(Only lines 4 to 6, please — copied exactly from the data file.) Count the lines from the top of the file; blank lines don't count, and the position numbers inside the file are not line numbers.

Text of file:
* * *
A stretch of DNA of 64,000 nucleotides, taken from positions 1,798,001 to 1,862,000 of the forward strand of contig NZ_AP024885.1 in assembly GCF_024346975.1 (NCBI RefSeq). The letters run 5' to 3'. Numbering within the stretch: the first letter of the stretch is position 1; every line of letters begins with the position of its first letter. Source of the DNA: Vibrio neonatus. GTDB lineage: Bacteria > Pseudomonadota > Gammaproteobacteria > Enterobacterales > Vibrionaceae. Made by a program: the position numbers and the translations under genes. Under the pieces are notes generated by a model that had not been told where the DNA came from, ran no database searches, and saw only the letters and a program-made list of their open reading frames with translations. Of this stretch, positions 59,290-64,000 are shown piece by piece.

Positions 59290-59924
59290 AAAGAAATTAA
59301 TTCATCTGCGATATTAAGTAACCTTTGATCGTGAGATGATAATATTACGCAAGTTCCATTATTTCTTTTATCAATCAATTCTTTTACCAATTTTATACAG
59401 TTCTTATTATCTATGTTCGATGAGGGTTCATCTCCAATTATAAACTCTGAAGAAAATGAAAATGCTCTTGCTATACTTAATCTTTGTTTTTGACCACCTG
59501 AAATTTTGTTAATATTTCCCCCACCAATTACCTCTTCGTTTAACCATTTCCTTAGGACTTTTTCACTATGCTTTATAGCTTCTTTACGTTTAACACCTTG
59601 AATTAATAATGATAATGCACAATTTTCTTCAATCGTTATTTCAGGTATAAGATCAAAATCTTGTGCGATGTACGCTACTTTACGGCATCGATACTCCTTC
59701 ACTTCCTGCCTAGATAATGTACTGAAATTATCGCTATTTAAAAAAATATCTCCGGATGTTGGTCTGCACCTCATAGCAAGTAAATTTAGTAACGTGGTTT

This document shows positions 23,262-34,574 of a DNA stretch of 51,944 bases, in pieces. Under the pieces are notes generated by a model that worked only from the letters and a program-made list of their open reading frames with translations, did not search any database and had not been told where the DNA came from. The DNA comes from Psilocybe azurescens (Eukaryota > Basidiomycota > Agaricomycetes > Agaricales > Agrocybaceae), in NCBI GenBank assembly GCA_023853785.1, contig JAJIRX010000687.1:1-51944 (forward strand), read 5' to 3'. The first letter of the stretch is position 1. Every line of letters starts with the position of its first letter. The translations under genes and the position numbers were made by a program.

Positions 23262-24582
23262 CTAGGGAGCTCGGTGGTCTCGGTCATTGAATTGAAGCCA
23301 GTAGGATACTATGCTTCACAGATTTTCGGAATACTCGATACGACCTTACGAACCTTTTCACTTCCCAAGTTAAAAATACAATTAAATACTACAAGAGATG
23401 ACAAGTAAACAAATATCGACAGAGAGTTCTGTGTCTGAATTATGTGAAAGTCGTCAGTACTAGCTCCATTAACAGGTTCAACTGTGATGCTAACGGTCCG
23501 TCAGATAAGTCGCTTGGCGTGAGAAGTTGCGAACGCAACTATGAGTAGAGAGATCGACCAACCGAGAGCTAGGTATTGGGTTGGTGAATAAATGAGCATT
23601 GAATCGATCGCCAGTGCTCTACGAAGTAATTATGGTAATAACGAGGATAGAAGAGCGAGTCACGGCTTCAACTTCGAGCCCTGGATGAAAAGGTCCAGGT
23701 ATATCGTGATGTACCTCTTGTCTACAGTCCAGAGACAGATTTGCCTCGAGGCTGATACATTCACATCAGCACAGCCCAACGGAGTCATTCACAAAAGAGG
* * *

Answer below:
59301 TTCATCTGCGATATTAAGTAACCTTTGATCGTGAGATGATAATATTACGCAAGTTCCATTATTTCTTTTATCAATCAATTCTTTTACCAATTTTATACAG
59401 TTCTTATTATCTATGTTCGATGAGGGTTCATCTCCAATTATAAACTCTGAAGAAAATGAAAATGCTCTTGCTATACTTAATCTTTGTTTTTGACCACCTG
59501 AAATTTTGTTAATATTTCCCCCACCAATTACCTCTTCGTTTAACCATTTCCTTAGGACTTTTTCACTATGCTTTATAGCTTCTTTACGTTTAACACCTTG